In our first years of marriage, we rented a small basement apartment. We were just beginning our life together and didn’t have much money. The most attractive thing about our basement apartment was that it was affordable. Because it was a basement apartment, the ceilings were not full height. In fact, the ceiling in our living room was only 6 feet above the floor. Because the ceilings were not full height, the door frames weren’t either. You don’t know me, but I am 6 ft. 7 in. tall. Can’t you just picture my tall frame ducking under 6 ft. doors and 6 ft. ceilings?
That plaque hung above one of those 6 ft. doorways. I can’t tell you how many times I literally hit my head on that plaque. My wife would joke that the raised letters on the plaque had been impressed onto my forehead. This is not what it means in Deuteronomy when it says to bind these truths on your forehead. Because of this memory, that plaque, which hangs in our current home (with ceilings that are standard height), makes me smile sometimes. It also serves as a reminder of the important work that we have as parents.
How do we pass these Christian truths on to our children? How do we apply Deuteronomy 6 in our homes?
First, we check our own desire for God’s presence in our lives. How deep is our thirst for God? Do we want our children to follow Christ as we do, or do we want more for them than the walk WE walk? There is an old saying that is widely used in Christian education. “We cannot take others somewhere we have never been.” We can’t be spiritual tour guides of vistas that we have never seen. It doesn’t work that way.
Secondly, we need to live our life. We show the Lord and His ways to our children in our everyday life, not just at church or Sunday School. This is spontaneous stuff. It can’t be pre-planned. It is using teachable moments. When a Scripture verse is a response to a real-life experience, the verse becomes part of a child. We can ask God for those kinds of teachable, everyday moments. But capitalizing on teachable moments takes an investment of time with our children. Teachable moments won’t produce meaningful lessons if the teacher isn’t present.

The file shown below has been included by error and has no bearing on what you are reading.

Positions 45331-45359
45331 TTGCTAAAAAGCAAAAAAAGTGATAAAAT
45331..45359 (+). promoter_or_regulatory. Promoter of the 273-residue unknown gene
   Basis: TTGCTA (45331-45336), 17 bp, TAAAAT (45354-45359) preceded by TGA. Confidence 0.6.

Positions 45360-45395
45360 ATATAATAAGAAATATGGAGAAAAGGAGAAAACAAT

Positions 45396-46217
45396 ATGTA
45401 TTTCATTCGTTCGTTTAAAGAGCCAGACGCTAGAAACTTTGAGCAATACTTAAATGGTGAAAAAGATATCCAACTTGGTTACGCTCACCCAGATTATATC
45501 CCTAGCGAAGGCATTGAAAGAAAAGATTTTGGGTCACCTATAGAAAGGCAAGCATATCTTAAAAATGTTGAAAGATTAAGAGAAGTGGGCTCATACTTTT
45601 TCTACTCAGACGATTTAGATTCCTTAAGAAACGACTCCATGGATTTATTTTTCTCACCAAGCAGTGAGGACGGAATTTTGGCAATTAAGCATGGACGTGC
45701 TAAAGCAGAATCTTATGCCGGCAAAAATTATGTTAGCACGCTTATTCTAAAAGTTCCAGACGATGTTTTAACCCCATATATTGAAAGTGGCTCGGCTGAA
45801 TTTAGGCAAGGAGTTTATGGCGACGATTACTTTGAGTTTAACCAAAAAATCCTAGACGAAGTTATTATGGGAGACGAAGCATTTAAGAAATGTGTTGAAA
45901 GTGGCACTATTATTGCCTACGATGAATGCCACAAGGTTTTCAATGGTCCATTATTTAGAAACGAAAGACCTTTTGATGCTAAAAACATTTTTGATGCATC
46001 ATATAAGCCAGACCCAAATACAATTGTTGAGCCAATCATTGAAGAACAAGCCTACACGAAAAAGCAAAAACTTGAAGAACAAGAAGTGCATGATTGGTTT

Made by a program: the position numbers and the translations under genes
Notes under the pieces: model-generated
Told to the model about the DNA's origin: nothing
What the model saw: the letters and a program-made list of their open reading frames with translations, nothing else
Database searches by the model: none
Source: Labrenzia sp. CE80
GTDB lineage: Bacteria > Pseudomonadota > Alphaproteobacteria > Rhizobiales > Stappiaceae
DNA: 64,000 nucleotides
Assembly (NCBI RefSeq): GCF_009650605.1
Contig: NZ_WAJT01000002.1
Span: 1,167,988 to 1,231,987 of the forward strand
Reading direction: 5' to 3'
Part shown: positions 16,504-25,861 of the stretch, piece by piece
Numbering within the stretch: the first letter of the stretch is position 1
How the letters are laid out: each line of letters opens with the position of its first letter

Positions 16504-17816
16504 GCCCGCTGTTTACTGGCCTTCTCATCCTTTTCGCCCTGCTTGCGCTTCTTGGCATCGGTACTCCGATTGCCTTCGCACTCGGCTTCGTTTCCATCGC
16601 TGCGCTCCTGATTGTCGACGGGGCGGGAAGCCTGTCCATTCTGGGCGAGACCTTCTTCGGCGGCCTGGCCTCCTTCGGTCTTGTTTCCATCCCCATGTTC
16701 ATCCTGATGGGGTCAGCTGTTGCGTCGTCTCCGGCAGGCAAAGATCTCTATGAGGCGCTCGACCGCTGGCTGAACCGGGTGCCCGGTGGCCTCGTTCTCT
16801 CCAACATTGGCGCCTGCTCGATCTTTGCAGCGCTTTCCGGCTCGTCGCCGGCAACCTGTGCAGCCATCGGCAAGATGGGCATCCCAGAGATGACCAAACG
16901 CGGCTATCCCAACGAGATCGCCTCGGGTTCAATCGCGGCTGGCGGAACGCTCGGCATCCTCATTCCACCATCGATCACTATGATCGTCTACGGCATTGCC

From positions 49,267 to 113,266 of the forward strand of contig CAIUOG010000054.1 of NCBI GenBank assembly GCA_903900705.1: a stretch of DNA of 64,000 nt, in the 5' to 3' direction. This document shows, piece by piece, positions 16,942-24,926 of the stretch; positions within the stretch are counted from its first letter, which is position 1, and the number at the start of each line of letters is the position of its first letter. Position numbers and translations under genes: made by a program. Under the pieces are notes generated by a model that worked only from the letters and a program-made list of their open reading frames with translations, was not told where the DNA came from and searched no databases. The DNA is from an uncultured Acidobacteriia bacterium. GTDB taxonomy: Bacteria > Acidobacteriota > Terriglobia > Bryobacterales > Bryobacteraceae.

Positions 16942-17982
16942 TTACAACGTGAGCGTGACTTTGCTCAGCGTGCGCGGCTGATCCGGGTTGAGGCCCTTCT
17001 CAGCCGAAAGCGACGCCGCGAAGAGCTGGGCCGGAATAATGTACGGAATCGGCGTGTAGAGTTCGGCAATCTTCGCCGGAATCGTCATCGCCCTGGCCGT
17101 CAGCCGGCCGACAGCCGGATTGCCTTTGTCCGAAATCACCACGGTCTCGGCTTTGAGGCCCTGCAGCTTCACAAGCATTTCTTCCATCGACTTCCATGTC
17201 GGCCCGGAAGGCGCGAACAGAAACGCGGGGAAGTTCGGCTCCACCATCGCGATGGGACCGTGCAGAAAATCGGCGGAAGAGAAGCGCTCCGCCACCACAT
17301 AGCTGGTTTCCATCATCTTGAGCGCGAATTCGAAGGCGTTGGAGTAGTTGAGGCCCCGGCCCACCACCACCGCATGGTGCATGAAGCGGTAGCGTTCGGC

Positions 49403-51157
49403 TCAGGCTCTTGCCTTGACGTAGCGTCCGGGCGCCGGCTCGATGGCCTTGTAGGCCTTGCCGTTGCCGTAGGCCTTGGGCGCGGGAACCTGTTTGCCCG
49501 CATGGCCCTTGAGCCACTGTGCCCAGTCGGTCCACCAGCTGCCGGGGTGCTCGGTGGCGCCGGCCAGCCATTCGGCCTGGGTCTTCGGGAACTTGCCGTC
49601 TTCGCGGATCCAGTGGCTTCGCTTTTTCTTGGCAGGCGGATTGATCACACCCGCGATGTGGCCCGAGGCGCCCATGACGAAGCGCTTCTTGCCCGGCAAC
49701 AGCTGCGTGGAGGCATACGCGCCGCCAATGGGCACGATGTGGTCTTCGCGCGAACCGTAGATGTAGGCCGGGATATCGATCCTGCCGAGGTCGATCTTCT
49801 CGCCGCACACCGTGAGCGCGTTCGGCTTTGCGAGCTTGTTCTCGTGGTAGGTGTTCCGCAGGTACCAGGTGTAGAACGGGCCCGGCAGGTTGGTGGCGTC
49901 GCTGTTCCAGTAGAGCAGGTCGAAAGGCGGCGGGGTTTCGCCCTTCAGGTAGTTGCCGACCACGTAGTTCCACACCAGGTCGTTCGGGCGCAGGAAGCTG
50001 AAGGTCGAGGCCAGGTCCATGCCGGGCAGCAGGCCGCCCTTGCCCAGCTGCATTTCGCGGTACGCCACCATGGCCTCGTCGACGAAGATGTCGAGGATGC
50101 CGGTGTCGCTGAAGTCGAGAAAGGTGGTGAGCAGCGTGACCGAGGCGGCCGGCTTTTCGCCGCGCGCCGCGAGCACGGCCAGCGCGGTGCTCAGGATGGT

Thirdly, we have to be deliberate. Make prayer a priority in your home—not just at bedtime, or at meals. Share stories about what Christ has done in your life and in the lives of others. These stories show faith in action. Make Scripture memorization a priority. Hold your children accountable for their memorization. Don’t just require them to memorize Scripture because of a Sunday School lesson, or an Awana project. Scripture memorization is important for a successful Christian walk. Read the Bible with your children regularly, but also read it by yourself where your children can see you. Begin your day and end your day with traditions that place the family’s attention on the Lord.
Fourthly, seek wise counsel from others. There is a myriad of resources for families. These can be purchased at Christian bookstores, found on the internet, and even gleaned from the wisdom of others. Much of what WE do to intentionally share our faith with our children is borrowed. People who successfully practice this principle in their home have shared ideas with us.
Oh, and one other thing. I don’t recommend the practice of impressing plaques on their foreheads.
Photo by Jonathan Borba on Unsplash